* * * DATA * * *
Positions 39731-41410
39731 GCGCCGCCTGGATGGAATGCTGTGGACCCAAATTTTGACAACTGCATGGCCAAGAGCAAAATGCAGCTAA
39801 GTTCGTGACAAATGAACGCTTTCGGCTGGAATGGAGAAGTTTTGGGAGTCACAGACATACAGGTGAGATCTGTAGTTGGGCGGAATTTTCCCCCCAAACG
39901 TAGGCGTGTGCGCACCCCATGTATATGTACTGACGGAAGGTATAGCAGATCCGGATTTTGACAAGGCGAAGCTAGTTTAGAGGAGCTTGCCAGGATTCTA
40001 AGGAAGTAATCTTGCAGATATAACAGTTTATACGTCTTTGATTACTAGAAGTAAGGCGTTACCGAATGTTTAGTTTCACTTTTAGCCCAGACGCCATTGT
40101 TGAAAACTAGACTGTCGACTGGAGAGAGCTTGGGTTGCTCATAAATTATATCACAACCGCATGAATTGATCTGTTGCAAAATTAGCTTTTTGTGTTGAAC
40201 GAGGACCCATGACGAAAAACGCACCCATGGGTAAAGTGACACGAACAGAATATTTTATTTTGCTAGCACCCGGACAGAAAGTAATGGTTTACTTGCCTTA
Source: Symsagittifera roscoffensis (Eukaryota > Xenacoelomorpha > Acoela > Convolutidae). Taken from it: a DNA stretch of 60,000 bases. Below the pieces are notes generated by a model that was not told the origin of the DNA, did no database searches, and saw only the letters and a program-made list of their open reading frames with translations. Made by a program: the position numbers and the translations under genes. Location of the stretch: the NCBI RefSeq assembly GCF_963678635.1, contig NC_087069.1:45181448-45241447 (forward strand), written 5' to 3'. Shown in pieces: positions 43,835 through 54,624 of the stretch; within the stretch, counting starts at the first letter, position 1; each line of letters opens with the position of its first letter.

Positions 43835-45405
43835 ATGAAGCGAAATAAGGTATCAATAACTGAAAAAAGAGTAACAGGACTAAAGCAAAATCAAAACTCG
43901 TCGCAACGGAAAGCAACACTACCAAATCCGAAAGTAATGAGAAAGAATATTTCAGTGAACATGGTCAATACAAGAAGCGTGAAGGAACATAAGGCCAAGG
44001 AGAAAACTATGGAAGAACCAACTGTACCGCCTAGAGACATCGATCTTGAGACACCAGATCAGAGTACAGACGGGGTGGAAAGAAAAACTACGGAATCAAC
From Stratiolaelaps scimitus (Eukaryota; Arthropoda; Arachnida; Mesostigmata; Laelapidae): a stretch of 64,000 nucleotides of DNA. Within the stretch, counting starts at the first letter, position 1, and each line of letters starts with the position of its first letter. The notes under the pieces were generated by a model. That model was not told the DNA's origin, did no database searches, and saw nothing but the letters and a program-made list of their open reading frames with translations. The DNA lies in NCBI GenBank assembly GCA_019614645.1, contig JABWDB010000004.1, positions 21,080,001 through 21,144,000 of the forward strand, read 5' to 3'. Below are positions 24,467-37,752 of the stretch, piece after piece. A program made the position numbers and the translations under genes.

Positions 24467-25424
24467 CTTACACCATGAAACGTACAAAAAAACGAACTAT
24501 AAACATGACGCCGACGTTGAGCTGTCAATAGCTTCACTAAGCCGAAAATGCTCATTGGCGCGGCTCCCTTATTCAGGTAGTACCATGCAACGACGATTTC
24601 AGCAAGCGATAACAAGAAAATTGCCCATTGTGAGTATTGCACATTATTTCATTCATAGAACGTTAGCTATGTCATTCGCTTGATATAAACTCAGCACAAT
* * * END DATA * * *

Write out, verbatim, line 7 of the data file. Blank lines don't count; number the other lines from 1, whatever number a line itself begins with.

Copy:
40201 GAGGACCCATGACGAAAAACGCACCCATGGGTAAAGTGACACGAACAGAATATTTTATTTTGCTAGCACCCGGACAGAAAGTAATGGTTTACTTGCCTTA